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IJERPH, Vol. 16, Pages 3947: Effects of Phenolic Pollution on Interspecific Competition between Microcystis aeruginosa and Chlorella pyrenoidosa and their Photosynthetic Responses

17 Oct 2019

IJERPH, Vol. 16, Pages 3947: Effects of Phenolic Pollution on Interspecific Competition between Microcystis aeruginosa and Chlorella pyrenoidosa and their Photosynthetic Responses

International Journal of Environmental Research and Public Health doi: 10.3390/ijerph16203947

Authors:
Xiao Tan
Kaiwen Dai
Keshab Parajuli
Xiaoshuai Hang
Zhipeng Duan
Yue Hu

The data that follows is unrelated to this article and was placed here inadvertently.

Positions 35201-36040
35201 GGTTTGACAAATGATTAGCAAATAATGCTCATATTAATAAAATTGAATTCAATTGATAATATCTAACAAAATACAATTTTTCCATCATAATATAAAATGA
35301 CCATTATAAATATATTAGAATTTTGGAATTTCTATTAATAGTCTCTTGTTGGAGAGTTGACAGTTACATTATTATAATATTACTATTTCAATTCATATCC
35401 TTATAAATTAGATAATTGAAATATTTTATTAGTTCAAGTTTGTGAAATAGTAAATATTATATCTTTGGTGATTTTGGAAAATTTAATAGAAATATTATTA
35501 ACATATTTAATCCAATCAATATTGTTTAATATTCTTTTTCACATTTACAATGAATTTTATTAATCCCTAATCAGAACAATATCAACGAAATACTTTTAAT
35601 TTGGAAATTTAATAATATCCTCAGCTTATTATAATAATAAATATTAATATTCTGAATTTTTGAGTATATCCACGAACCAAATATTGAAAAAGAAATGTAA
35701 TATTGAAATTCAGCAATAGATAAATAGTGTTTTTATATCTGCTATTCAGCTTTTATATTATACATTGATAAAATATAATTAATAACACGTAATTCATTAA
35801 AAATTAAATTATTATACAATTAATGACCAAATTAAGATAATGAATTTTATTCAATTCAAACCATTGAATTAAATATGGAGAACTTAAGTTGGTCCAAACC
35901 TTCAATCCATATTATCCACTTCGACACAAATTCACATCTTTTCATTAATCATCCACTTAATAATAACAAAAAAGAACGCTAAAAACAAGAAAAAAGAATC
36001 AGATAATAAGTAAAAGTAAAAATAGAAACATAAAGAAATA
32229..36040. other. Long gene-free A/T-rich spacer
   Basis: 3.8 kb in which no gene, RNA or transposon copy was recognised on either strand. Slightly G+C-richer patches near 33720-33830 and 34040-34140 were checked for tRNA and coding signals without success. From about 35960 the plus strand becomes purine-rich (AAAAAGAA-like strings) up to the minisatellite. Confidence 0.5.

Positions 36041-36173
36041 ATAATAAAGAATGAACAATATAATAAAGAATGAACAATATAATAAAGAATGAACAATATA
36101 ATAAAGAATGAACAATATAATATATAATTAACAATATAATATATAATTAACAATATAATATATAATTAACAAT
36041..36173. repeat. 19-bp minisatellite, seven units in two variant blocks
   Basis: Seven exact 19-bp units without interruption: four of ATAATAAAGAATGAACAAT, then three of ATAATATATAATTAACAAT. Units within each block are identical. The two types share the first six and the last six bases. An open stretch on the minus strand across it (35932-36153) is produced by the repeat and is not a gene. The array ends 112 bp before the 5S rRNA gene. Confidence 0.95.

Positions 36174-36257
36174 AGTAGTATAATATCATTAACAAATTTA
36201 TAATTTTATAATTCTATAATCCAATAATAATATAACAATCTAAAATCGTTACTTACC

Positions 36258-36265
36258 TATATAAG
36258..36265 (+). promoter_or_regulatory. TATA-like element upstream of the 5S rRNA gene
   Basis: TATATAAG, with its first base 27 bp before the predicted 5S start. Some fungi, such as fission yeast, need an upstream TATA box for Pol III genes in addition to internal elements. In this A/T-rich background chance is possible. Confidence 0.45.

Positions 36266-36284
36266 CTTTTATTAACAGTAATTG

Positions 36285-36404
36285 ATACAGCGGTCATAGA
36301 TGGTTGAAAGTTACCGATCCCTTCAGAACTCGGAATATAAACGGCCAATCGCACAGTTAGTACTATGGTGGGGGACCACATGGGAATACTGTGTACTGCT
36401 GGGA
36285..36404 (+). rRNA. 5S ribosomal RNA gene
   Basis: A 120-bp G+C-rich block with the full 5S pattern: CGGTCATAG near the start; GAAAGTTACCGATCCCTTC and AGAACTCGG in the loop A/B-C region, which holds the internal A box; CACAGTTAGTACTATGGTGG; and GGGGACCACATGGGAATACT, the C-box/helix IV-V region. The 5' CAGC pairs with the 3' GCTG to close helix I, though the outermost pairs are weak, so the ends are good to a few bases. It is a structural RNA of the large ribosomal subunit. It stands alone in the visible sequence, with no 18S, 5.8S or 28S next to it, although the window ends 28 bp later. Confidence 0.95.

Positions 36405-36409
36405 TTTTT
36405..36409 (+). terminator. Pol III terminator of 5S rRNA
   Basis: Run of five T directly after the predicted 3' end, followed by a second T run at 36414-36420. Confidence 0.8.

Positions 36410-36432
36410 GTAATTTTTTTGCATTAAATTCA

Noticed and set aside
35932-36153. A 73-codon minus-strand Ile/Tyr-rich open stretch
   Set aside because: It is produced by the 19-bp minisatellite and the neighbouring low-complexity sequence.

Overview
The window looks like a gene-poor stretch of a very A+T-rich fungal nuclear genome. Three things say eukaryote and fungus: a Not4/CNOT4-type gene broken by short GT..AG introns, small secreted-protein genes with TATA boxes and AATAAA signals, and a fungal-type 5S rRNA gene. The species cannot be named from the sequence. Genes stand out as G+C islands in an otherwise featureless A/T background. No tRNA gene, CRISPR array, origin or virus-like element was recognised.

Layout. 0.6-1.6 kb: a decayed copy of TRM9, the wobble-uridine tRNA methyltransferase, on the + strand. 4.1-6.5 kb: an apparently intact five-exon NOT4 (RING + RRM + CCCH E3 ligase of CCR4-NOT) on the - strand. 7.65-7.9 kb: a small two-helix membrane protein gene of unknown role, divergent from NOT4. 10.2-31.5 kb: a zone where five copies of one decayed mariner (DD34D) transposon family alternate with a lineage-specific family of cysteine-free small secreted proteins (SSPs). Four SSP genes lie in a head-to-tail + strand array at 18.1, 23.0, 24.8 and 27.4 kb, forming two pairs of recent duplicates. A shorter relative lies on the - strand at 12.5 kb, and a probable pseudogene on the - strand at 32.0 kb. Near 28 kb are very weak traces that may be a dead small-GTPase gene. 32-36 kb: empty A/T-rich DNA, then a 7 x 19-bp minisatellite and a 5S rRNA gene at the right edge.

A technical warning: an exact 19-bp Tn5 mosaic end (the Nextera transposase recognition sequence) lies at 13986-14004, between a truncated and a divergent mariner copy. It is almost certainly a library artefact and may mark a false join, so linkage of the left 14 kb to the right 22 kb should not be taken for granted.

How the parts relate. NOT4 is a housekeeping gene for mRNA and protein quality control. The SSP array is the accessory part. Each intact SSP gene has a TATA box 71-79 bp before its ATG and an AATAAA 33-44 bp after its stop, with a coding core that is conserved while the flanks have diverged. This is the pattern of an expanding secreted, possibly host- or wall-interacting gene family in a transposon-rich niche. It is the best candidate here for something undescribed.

The demand for phenolic compounds has been increasing rapidly, which has intensified the production and usage of phenol at a commercial scale. In some polluted water bodies, phenol has become one of the typical aromatic contaminants. Such water bodies are inescapably influenced by nutrients from human activities, and also suffer from nuisance cyanobacterial blooms. While phenolic pollution threatens water safety and ecological balance, algal cells are ubiquitous and sensitive to pollutants. Therefore, effects of phenolic pollution on interspecific competition between a bloom-forming cyanobacterium and other common alga merit quantitative investigation. In this study, the effects of phenol on Microcystis aeruginosa (M. aeruginosa, a bloom-forming cyanobacterium) and Chlorella pyrenoidosa (C. pyrenoidosa, a ubiquitous green alga) were analyzed in mono- and co-cultures. The two species were exposed to a series of phenol treatments (0, 2, 20, and 200 μg mL−1). Population dynamics were measured by a flow cytometer and analyzed by the Lotka-Volterra model. The results showed that M. aeruginosa was more sensitive to phenol (EC50 = 80.8 ± 0.16 μg mL−1) compared to C. pyrenoidosa (EC50 = 631.4 ± 0.41 μg mL−1) in mono-cultures. M. aeruginosa won in the co-cultures when phenol was below or equal to 20 μg mL−1, while C. pyrenoidosa became the dominant species in the 200 μg mL−1 treatment. Photosynthetic activity was measured by a fluometer. Results showed phenol significantly impacted the photosynthetic activity of M. aeruginosa by inhibiting the acceptor side of its photosystem II (PSII), while such inhibition in C. pyrenoidosa was only observed in the highest phenol treatment (200 μg mL−1). This study provides a better understanding for predicting the succession of algal community structure in water bodies susceptible to phenolic contamination. Moreover, it reveals the mechanism on photosynthetic responses of these two species under phenolic stress.

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